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Colic and crying

colic and crying
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The broad definition of Colic applies to a baby who cries for more than 3 hours a day, and whose distress is not caused by some medical issue. Colic is very common, and is thought to affect around 20% (or 1 in 5) babies at one time or another. The peak time for Colic to occur is between 3 -6 weeks of age.

What Causes Colic?

Experts have varying views on the causes of Colic, which is one of the reasons it is so difficult to treat. When your baby has Colic it can feel like nothing will settle them. You’ve made sure they are warm but not too hot, have a dry nappy, and are fed and winded. Yet still your baby cries and you find yourself endlessly pacing the floor, with your wailing infant on your shoulder, feeling utterly helpless.

Colic crying is most likely to occur in the evening. It can last anything from a few minutes to several hours. Many babies who suffer from Colic seem to have oversensitivity to stimulation. Others appear to suffer from intestinal gas that isn’t relieved by winding. Babies who has recently fed can still be hungry, or perhaps overfed, and exhibit a Colicky cry as a result. A few babies may have an undetected intolerance to breast milk or formula. Sometimes a Colic cry may simply be because your baby is feeling scared or anxious. If, as a parent, you are feeling stressed or depressed your baby may also be picking up on these emotions and cry more.

What are the Symptoms?

These vary, but many babies show similar signs. These include:

  • Hands balled into fists
  • Legs curled up towards the tummy
  • A swollen belly

Differentiating Colic from another medical issue can be a problem. Trust your instincts – you know your baby, and if you feel something is not right, that this is more than just Colic, don’t hesitate to call your Doctor for advice. It is always better to be safe than sorry.

colic and crying

What Can I do to Help my Colicky Baby?

With so many potential causes it can be difficult to know how best to respond to your Colicky baby. In many cases nothing you can do will relieve the crying, and the only comfort you can provide is your calm presence. Tricky when you are sleep deprived and overwrought yourself. Ear defenders can help! Other tips include:

1. Sing soft lullabies – I found the repetition of simple nursery rhyme tunes helped soothe both me and my babies.

2. Offer a Dummy – Yes, the ‘D’ word. Even if you’re not a fan of these they can sometimes bring instant relief to a Colicky baby. We tried this with my son, and it was like a mini-miracle

3. Try white noise – Babies inside the womb are subject to a constant low-level of noise that is dominated by Mum’s heartbeat and the gentle rush of blood coursing around the body. Simulating this ‘white noise’ can be very comforting, be it via quiet static from the radio, or a CD designed specifically for this purpose.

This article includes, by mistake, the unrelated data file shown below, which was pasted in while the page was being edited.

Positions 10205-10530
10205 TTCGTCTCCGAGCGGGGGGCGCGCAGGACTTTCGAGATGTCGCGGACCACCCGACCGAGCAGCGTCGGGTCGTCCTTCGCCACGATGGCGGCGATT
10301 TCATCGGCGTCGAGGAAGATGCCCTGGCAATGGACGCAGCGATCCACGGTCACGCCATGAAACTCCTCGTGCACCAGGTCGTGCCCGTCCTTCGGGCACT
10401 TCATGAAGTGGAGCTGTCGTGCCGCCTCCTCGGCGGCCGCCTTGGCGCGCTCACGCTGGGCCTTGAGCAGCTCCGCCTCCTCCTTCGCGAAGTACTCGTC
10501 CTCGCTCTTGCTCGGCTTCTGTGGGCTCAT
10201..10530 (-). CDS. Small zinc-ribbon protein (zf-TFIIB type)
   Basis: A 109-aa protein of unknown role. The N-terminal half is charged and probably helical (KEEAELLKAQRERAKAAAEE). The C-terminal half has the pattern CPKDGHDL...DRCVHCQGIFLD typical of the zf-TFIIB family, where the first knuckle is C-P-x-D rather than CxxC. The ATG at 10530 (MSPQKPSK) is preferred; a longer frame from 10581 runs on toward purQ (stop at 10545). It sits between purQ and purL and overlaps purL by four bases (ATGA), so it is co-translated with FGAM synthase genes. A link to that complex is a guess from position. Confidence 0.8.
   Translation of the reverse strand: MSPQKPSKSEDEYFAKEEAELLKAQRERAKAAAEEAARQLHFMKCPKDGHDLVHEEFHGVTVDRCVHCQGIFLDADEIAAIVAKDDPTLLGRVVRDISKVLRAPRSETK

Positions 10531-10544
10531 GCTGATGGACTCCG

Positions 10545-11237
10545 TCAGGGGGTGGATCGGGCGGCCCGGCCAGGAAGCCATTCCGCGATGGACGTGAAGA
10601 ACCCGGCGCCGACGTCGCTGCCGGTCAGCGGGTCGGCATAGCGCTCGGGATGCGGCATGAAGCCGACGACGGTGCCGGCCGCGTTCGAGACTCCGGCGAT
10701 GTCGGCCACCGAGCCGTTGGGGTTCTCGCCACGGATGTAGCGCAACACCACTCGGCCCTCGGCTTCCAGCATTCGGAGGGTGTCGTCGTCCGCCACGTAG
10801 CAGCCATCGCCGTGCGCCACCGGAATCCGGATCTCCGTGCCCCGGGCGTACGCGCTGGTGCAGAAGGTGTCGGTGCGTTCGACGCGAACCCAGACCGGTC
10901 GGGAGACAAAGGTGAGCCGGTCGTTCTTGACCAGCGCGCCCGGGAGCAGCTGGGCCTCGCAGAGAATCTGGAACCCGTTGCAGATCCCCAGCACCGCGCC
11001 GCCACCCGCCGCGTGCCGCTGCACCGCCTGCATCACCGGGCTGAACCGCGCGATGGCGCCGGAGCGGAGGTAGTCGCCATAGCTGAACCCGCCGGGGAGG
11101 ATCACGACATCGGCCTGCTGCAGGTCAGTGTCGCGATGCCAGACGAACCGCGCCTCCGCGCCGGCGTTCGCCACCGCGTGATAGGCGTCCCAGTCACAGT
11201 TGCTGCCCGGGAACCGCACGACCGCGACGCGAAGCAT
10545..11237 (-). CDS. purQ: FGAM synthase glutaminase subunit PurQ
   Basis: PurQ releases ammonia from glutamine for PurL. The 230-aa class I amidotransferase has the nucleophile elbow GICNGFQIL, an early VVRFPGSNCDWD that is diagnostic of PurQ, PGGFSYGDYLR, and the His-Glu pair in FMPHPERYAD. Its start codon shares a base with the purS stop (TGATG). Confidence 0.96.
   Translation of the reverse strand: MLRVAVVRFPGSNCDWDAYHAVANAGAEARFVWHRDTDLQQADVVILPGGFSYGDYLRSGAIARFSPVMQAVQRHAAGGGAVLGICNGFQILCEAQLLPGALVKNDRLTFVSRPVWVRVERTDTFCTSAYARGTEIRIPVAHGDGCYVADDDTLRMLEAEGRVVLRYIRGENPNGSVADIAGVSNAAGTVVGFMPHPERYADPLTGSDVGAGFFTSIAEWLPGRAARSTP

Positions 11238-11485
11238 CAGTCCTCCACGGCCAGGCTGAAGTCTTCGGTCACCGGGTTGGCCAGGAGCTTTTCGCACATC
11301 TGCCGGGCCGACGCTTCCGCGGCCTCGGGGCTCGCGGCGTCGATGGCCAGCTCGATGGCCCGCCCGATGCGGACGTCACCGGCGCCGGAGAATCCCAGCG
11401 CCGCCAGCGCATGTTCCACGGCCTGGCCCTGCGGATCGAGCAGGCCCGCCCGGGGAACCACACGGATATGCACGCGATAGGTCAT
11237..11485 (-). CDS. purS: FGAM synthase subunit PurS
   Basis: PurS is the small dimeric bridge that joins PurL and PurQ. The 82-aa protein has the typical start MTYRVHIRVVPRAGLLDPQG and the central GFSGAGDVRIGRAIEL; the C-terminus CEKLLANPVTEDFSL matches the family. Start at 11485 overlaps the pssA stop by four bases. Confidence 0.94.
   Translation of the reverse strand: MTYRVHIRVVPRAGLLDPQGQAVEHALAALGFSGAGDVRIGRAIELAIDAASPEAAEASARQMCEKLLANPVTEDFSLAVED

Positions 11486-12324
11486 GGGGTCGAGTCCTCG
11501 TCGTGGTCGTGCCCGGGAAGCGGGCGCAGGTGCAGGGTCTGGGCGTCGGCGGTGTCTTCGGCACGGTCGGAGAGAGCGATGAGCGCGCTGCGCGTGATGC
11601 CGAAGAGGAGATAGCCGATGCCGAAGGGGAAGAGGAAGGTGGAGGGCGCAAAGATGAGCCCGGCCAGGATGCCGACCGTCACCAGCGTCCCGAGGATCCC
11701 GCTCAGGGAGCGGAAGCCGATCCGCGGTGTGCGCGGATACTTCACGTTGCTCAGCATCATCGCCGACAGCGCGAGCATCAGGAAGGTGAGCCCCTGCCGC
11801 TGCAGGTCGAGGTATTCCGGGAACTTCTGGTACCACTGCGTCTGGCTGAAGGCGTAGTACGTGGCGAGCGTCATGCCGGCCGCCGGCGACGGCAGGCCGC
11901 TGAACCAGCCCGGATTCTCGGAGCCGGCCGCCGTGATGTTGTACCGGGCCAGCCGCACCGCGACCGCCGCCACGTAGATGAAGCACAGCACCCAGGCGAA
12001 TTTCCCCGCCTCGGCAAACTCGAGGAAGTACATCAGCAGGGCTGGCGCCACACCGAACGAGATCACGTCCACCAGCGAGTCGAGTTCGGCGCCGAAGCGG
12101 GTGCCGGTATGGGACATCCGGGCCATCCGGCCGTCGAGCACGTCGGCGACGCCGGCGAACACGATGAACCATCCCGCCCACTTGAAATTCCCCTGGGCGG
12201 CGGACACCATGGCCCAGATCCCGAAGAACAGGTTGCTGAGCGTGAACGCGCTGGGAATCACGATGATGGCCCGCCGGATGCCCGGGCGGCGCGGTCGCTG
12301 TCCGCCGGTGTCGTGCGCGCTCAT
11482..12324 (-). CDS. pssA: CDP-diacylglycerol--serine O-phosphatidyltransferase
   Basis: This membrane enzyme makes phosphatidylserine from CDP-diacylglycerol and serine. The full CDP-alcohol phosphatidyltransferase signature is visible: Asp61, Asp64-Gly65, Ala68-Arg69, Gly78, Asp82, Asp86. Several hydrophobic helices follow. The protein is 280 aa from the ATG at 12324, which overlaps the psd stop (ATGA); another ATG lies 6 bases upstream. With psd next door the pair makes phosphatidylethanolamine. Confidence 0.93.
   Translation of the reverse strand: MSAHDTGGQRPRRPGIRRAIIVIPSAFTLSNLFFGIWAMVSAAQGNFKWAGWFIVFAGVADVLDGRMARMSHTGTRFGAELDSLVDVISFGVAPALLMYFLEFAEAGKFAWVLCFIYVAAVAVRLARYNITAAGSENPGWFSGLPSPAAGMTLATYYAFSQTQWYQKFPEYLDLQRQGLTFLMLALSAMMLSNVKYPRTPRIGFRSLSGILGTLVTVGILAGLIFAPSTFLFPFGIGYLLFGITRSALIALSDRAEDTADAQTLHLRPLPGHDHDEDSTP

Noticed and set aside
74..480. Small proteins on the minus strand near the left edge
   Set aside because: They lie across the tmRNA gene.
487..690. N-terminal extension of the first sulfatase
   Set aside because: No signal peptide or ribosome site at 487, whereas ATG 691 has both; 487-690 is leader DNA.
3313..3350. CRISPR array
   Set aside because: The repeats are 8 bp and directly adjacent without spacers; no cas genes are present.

4. Lay you baby on his stomach for a back rub – Anyone familiar with the advice on preventing SIDS knows that leaving a baby to sleep on his tummy is unwise, so never leave your baby in this position. However, with you present, and offering a gentle back rub, many Colicky babies can be soothed.

5. Take a drive – I know, you may worry about storing up sleep issues for later, but even the worst sleep problems can always be resolved, so if your Colicky baby is driving you to distraction try driving him around. The motion and engine noise can send the most fractious infant into blissful sleep.

6. Hold your baby upright – This can help relieve trapped gas. A warm towel or water bottle held against the tummy can sometimes have the same beneficial effect.

7. Rock your baby -The motion is calming, and can help to break the cycle of crying that causes the baby to inhale more air, compounding any problem with wind or gas.

The good news is that most babies outgrow Colic by 3-4 months of age. When you’re in the middle of a bad Colic period it can feel like it will never end. Try to share the soothing with another adult if at all possible. If you are alone with your baby and find yourself becoming distressed be sure to take a break. Lay your baby down on his back in his cot and leave the room for a few minutes. Better to allow him to cry alone for a short time than to lose your rag. Be kind to yourself too. Dealing with Colic is tough, but with patience you will navigate your path safely through this challenging time.

 

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About Cally Worden

About Cally Worden

Seasoned freelance writer Cally Worden lives with her family and dog in a quiet corner of rural France. A love of the outdoors, and a fascination with her children's ability to view life with fresh eyes provide the inspiration for much of her work. Cally writes regularly for various websites and UK print publications on subjects as diverse as parenting, travel, lifestyle, and business, and anything that makes her smile.

Website: Cally Worden

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